RE: Py2.3: Feedback on Sets

Discussion in 'Python' started by Delaney, Timothy C (Timothy), Aug 14, 2003.

  1. > From: Gary Feldman [mailto:]
    >
    > Also, I'd like to see "iterable must be <some type spec>",
    > though this is a general flaw in the Python doc and is perhaps
    > biased by my C/C++ background where you'd never dream
    > of doing a reference manual without explicitly indicating the
    > types of every parameter.


    "iterable" *is* <some type spec>. If something is "iterable" it has a well-defined interface - specifically:

    iter(iterable)

    returns an "iterator", which also has a well-defined interface - specifically that it implements:

    next()
    __iter__() returning self

    Tim Delaney
    Delaney, Timothy C (Timothy), Aug 14, 2003
    #1
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  2. Delaney, Timothy C (Timothy)

    Gary Feldman Guest

    On Thu, 14 Aug 2003 09:35:24 +1000, "Delaney, Timothy C (Timothy)"
    <> wrote:


    >"iterable" *is* <some type spec>. If something is "iterable" it has a well-defined interface - specifically:


    I get what you mean, but let me point out that "iterable" does not appear
    in the index of either the Language Reference or Library Reference, nor do
    I see it in the introduction. Actually, the introduction would really
    benefit from a description of all the conventions used in the manual. As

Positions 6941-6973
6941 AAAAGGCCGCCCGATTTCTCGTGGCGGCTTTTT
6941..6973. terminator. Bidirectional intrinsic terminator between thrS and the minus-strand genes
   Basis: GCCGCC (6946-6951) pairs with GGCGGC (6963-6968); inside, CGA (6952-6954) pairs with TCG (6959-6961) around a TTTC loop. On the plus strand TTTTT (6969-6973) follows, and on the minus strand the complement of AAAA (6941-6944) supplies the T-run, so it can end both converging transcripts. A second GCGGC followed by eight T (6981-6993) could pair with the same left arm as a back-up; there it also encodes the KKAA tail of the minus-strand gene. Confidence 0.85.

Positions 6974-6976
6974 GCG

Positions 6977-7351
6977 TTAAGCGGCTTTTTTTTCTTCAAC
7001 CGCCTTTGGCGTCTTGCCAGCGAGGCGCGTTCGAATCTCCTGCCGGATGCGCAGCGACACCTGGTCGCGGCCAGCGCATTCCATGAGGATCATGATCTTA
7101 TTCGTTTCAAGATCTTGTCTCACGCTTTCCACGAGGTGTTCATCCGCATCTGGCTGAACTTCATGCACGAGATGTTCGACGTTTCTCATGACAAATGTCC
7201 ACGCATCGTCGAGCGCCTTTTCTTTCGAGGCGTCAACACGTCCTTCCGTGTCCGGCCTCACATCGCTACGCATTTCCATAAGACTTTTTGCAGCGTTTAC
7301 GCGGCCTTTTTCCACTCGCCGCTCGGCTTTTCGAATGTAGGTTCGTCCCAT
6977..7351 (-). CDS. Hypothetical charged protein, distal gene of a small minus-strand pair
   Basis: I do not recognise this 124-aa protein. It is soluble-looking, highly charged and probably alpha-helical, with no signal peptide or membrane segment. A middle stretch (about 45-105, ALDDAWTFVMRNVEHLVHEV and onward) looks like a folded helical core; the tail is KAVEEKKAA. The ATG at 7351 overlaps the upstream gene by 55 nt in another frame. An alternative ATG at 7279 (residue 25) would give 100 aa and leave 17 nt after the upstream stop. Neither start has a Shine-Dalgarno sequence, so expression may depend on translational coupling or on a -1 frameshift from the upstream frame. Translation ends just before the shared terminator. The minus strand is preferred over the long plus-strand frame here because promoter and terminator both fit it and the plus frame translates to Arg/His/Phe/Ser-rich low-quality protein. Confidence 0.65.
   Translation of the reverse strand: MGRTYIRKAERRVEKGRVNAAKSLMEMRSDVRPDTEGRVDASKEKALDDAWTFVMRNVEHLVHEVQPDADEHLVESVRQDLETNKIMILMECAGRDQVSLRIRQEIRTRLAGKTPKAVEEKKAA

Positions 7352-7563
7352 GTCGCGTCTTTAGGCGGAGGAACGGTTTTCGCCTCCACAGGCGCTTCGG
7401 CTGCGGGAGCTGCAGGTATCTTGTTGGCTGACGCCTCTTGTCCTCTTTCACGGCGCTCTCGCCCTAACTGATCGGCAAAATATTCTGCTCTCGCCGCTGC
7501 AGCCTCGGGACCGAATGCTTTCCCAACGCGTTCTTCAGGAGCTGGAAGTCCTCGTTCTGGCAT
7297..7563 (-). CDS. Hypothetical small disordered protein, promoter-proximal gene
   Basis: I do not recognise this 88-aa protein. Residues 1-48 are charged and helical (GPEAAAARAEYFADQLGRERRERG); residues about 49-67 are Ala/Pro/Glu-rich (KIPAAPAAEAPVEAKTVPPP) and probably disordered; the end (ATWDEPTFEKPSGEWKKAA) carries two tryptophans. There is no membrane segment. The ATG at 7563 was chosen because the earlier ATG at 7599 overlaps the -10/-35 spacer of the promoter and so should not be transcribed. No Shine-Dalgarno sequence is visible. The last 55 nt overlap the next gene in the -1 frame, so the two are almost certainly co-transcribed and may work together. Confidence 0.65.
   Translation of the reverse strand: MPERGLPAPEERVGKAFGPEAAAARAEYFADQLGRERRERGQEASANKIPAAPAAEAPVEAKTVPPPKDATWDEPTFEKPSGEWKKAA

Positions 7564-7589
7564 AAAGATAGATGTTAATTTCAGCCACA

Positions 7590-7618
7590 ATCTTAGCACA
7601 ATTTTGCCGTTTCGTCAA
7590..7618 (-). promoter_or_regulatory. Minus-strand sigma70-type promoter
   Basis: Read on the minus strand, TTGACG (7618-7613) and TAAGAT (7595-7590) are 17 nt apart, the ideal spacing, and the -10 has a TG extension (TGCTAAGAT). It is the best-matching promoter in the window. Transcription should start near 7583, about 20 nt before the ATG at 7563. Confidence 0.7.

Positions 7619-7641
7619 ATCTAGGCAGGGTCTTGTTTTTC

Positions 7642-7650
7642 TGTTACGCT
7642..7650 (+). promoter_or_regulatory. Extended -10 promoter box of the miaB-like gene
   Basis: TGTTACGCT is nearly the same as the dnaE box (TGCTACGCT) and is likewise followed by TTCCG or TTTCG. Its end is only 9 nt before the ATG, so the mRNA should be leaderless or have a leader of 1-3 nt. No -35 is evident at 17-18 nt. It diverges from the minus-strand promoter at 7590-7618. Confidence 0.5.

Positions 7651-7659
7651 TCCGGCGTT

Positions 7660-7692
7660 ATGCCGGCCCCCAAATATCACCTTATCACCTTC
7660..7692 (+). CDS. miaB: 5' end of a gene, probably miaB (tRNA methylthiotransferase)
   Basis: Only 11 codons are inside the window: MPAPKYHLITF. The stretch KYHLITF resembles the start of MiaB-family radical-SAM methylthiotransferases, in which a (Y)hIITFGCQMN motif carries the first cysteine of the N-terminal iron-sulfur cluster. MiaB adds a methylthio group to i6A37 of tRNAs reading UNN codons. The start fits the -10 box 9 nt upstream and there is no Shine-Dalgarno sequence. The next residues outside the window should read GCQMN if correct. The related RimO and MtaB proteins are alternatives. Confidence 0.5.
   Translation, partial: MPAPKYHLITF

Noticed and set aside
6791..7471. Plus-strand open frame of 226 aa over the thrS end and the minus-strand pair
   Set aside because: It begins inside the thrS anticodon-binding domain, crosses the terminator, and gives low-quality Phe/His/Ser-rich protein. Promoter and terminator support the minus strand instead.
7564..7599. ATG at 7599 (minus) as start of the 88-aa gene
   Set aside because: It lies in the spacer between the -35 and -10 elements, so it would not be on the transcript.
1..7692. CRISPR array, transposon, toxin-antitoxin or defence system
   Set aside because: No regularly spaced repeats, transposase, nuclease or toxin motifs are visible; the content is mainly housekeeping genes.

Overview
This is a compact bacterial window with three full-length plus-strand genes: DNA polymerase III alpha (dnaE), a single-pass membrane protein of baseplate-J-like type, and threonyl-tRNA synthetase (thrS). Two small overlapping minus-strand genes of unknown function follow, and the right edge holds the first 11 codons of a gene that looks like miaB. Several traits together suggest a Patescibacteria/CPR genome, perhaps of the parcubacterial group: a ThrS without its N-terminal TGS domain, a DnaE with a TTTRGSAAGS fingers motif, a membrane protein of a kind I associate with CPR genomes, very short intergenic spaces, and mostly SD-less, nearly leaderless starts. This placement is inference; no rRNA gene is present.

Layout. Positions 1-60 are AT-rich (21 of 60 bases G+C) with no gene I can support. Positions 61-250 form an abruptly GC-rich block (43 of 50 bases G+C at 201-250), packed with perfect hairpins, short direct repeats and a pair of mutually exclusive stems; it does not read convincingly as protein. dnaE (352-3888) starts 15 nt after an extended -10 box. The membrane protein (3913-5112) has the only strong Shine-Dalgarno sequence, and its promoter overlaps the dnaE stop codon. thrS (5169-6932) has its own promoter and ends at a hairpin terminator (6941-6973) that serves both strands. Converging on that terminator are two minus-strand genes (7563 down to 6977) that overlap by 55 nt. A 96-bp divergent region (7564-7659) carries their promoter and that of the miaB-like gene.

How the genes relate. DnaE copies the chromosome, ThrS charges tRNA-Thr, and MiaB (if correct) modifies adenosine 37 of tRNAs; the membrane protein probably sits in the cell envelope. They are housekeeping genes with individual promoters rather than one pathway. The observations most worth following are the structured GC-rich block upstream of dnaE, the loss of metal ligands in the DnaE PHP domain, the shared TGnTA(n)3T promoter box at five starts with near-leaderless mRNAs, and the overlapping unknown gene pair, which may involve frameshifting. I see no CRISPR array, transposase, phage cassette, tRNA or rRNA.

it stands, one has to come across this usage several times to realize it's
    a convention (and that's not the way many people use reference manuals).

    What would be really cool, and probably easy, is to just make sure that
    every occurrence of "iterable" is a link to a page that describes that
    well-defined interface.

    This is still beyond the scope of the question about the Set documentation.
    I appreciate the responses, but I'm not sure whether this is the right time
    to continue this sort of discussion.

    Gary
    Gary Feldman, Aug 14, 2003
    #2
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  3. Gary> I get what you mean, but let me point out that "iterable" does not
    Gary> appear in the index of either the Language Reference or Library
    Gary> Reference, nor do I see it in the introduction.

    That's a documentation bug then. The concrete notion of an "iterable"
    arrived on the Python scene relatively recently, and the docs apparently
    haven't quite caught up in that respect.

    Skip
    Skip Montanaro, Aug 14, 2003
    #3
  4. Delaney, Timothy C (Timothy)

    Gary Feldman Guest

    On Wed, 13 Aug 2003 23:07:18 -0500, Skip Montanaro <> wrote:

    >
    > Skip> That's a documentation bug then.
    >
    >See the patch I just submitted at
    >
    > http://python.org/sf/788509
    >


    I appreciate your doing this, and my next step (while I wait for answers to
    my recently posted question) is to get into the bug system.

    But in thinking about this, I'm still unconvinced about the original
    wording. It says "... elements obtained from iteration." Iteration, in
    this context, is still an abstract concept. It describes the how. But as
    you've already pointed out, the how is implicit in the name of the
    argument. Just from a grammatical/semantic point of view, it ought to
    describe the what, i.e. "... elements obtained from this parameter," though
    "... updates the set by iterating over this parameter" works, too.

    In other words, I find it easier to infer that iteration is being used than
    to infer the source of iteration.

    Many thanks, especially for the patience being shown,

    Gary
    Gary Feldman, Aug 18, 2003
    #4
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